The Magnetic moment calculator helps you compute the magnetic moment of an atom. The text below explains the origin of the electron magnetic moment and provides with the magnetic moment of an atom formula.

Origin of the magnetic moment of an atom

The magnetic moment of an atom has three origins:

  1. the intrinsic magnetic moment of electrons (spin magnetic moment),
  2. the magnetic moment related to the orbital motion of electrons (orbital magnetic moment),
  3. the magnetic moment of the nucleus.

The contribution from the magnetic moment of the nucleus is usually much weaker than from the first. Because of this we only focus on the electronic part of the magnetic moment of an atom.

Electron magnetic moment - spin

An electron posses an intrinsic magnetic moment due to the spin. However, the name suggests the spin is not related to an actual spinning of an electron. Spin is just another characteristic of an elementary particle such as mass or charge. The magnetic moment of a single electron is

μ = - √3/4 * gS * μB,

where

  • gS ≈ 2.0023 is the g-factor for an electron's spin,
  • μB = 9.274 * 10^(−24) J/T is the Bohr magneton.

The g-factor generally relates the magnetic moment to the angular momentum. Such relation holds even if the angular moment is an intrinsic spin, and not an actual angular motion.

Orbital electron moment

The second contribution to the magnetic moment of an atom comes from the actual orbital movement. In quantum mechanics, not every circular motion is allowed. We say that the orbital motion is quantized. You can check other consequences of quantization of the orbital motion in the Hydrogen energy levels calculator.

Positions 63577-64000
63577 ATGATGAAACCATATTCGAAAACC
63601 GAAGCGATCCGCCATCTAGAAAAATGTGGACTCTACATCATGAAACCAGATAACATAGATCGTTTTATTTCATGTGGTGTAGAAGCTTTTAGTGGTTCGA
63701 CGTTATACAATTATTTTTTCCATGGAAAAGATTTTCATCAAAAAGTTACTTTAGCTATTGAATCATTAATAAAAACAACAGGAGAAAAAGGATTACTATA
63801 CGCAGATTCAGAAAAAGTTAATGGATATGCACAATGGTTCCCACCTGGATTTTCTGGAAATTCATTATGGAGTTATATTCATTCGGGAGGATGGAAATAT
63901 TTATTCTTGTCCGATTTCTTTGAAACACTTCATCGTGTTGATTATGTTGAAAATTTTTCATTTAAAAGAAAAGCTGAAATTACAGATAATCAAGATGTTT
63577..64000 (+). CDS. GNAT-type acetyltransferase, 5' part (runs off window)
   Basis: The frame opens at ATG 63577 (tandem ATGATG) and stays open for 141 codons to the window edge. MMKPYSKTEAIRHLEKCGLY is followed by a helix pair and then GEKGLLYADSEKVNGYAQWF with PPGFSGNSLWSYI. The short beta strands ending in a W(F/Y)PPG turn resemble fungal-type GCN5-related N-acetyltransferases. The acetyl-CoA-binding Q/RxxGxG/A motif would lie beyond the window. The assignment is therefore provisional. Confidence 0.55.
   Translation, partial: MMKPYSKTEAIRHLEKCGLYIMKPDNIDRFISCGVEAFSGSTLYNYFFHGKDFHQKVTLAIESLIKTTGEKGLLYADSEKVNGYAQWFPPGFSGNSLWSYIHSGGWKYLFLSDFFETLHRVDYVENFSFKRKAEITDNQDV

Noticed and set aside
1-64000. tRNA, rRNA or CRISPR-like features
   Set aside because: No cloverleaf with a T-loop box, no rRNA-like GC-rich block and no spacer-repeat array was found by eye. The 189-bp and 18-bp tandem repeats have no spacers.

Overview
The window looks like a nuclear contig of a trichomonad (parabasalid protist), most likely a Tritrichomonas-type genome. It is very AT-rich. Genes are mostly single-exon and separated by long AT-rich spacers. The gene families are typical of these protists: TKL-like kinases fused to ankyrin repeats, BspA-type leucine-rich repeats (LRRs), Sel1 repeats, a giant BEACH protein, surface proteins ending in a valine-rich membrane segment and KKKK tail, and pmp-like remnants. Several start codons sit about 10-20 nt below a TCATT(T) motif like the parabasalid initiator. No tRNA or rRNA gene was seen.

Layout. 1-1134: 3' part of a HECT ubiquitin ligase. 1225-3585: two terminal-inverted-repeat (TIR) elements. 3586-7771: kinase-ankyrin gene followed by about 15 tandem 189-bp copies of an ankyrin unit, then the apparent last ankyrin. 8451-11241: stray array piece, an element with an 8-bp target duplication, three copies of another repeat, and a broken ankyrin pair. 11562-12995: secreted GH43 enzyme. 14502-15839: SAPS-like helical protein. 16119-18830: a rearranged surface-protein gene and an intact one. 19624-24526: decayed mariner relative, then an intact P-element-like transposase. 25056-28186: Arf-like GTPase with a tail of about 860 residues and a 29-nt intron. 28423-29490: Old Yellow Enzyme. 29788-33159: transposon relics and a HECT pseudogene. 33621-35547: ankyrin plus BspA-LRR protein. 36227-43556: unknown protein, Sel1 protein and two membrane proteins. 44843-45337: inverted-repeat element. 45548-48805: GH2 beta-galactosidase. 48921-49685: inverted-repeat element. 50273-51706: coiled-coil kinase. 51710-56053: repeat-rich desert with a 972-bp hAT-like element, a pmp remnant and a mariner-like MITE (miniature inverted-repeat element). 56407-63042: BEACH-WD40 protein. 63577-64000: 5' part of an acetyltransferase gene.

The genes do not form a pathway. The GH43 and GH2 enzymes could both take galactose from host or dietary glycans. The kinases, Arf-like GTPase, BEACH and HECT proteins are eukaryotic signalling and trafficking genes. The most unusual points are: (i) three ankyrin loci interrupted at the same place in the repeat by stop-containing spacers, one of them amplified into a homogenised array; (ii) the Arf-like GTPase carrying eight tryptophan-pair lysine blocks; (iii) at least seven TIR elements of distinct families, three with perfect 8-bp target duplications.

Angular momentum quantum number L parametrizes allowed orbital motions. L can take only positive integer or 0 values. The corresponding magnetic moment is

μ = - gL * μB * √(L*(L+1)),

where

  • gL = 1 is the g-factor for the orbital motion.

The total magnetic moment of an atom comes from adding the spin and orbital contributions.

Magnetic moment of an atom formula

The total magnetic moment of an atom is a sum of the spin and orbital magnetic moments. However, under the rules of quantum mechanics, it is not a simple sum. Instead, the resulting equation is

μ = - gJ * μB * √(J*(J+1)),

where

  • gJ is the g-factor for a spin and orbital factors taken together,
  • J is the quantum number describing together the spin and orbital contributions.

Quantum number J can take only limited values: |L-S| ≤ J ≤ L+S. The formula for the gJ factor is

gJ = 3/2 + (S(S+1) - L(L+1))/(2J*(J+1)).

In these equations S is the sum (ordinary) of spins of all electrons (a single one take values ± 1/2). Similarly L is the sum of orbital quantum numbers of all electrons. Note that the spin and orbital contributions to the g-factor gJ differ in sign. This difference is related to the effects of paramagnetism (caused by the spin part of the gJ factor) and diamagnetism (caused by the orbital part). You can learn more about the relation between the paramagnetism and the magnetic moment checking the Curie constant calculator

Magnetic moment calculator

Computation of the magnetic moment of an atom is simple with our calculator. It is enough to specify the total quantum numbers S, L and J. The calculator computes then the g-factor and the magnetic moment. We express the magnetic moment in Bohr magneton units, which is a convenient unit to describe magnetism in the micro-world.

Miłosz Panfil, PhD

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